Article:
Chapter 22 World War I

Section 5 Consequences of the War for the West

Despite the peace settlement, the conclusion of World War I left several questions unresolved. The peace settlement itself created a variety of new problems in international relations. The war also had a tremendous impact on society, striking a blow from which Western Civilization never fully recovered. 

America's Role in the Postwar World

Of all the world's nations, the United States emerged from World War I with the greatest potential for power. The country had entered the war a debtor nation and emerged the world's number one creditor. Its industry, military, and people had survived the war comparatively unscathed. Yet the role the United States would play in the world remained unclear.

            Although its president had been the principal architect of the League of Nations, the United States elected not to join it. The steadfast opposition of isolationist Senators coupled with President Wilson's refusal to compromise with those like Henry Cabot Lodge, who wanted only to adjust the language of the League's covenant, prevented ratification of the Versailles Treaty. The United States instead negotiated a separate peace treaty with Germany.

            American foreign policy after World War I has often been characterized as a return to isolation from European politics. This perception, however, is inaccurate. The United States remained engaged in Europe despite their military withdrawal and refusal to join the League of Nations. American leaders who succeeded Wilson tried to maintain stability in Europe by diplomatic and economic means. In 1921, for example, President Harding hosted the Washington Naval Conference, at which the world's major naval powers met to discuss a variety of issues, including arms reduction. During the Conference, the United States, Britain, Japan, France, and Italy agreed to set limits on their navies.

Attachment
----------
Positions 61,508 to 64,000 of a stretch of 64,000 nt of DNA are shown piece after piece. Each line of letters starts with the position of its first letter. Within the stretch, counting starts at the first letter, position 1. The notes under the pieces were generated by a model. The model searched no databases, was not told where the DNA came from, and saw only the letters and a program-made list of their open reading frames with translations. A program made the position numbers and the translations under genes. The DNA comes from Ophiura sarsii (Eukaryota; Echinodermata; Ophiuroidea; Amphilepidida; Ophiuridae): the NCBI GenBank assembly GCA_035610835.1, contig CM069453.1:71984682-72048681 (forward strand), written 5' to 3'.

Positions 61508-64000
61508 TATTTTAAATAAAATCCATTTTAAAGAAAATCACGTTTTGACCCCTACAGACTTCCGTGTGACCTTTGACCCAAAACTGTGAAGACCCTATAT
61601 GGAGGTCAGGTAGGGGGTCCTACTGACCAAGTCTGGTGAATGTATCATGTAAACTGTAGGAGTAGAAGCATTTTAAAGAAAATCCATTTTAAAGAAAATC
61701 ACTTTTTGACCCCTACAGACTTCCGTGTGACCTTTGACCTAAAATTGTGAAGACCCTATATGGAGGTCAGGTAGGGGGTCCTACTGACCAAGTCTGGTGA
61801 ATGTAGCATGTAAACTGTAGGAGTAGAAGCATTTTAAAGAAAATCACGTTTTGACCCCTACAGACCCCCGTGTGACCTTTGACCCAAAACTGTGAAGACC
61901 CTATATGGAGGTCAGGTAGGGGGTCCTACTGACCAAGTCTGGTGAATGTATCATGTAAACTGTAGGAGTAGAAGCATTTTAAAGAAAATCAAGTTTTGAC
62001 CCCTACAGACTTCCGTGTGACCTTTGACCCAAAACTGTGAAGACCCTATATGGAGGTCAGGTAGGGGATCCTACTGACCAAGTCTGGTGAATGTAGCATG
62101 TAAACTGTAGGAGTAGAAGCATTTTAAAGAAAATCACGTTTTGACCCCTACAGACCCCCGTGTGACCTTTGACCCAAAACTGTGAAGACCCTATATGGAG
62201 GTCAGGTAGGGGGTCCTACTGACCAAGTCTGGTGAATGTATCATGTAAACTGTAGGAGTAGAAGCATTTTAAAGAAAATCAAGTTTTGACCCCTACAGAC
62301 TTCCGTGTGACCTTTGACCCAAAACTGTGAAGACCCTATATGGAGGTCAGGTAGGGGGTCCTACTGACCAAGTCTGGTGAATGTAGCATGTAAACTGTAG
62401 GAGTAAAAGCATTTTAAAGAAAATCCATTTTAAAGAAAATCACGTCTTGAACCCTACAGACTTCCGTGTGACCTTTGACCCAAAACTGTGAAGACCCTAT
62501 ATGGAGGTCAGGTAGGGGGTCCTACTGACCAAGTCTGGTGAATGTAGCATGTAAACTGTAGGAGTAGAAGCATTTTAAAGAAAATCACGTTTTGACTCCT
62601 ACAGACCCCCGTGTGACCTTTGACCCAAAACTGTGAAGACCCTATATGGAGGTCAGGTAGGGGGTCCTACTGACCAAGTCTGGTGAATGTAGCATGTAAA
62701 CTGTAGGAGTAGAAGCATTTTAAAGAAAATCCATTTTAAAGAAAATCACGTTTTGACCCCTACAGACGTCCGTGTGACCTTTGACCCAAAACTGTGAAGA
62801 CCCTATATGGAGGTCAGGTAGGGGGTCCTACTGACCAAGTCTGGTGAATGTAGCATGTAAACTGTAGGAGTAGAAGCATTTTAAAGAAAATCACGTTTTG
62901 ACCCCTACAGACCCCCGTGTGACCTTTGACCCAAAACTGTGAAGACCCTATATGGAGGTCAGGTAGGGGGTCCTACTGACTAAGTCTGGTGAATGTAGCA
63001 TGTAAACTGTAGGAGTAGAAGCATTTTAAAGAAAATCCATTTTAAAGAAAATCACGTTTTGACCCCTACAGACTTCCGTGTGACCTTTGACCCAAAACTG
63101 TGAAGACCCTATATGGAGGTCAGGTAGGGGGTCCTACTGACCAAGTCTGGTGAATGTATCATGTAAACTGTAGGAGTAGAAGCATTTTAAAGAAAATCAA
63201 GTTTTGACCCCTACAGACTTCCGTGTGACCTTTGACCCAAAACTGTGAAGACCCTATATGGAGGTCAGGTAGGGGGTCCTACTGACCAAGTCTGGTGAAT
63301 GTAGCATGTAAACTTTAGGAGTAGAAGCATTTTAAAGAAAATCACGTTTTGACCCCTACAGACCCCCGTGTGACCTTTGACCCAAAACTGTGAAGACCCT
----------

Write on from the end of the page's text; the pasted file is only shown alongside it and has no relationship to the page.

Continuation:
Two years later, American economic diplomacy played a critical role in resolving a major crisis in Europe. In 1923, Germany defaulted on its war reparations. France responded by sending troops to occupy the Ruhr, a vital industrial region in western Germany. Britain refused to support France's action, and dissension grew between the allies. In 1924, American diplomat Arthur Dawes helped to stabilize the situation by devising a plan to reschedule Germany's reparations payments. His plan also called for Germany to regain complete control over her own economy. The Dawes Plan relieved the economic pressure on Germany as well as some of the bitterness Germans felt over reparations.

A New Map of Eastern Europe

The peace settlement changed the world's political geography. The collapse of old empires resulted in new boundaries and the emergence of new nations, particularly in Eastern Europe. Four new states emerged from the ruins of the Russian Empire: Finland, Estonia, Latvia, and Lithuania. Russian collapse combined with German defeat also enabled the restoration of an independent Poland. Out of the ruined Habsburg Empire, Hungary became fully independent and Czechoslovakia was formed in central Europe. In the Balkans, Serbia incorporated Bosnia and Herzegovina, as well as other former Austrian territory, to create Yugoslavia.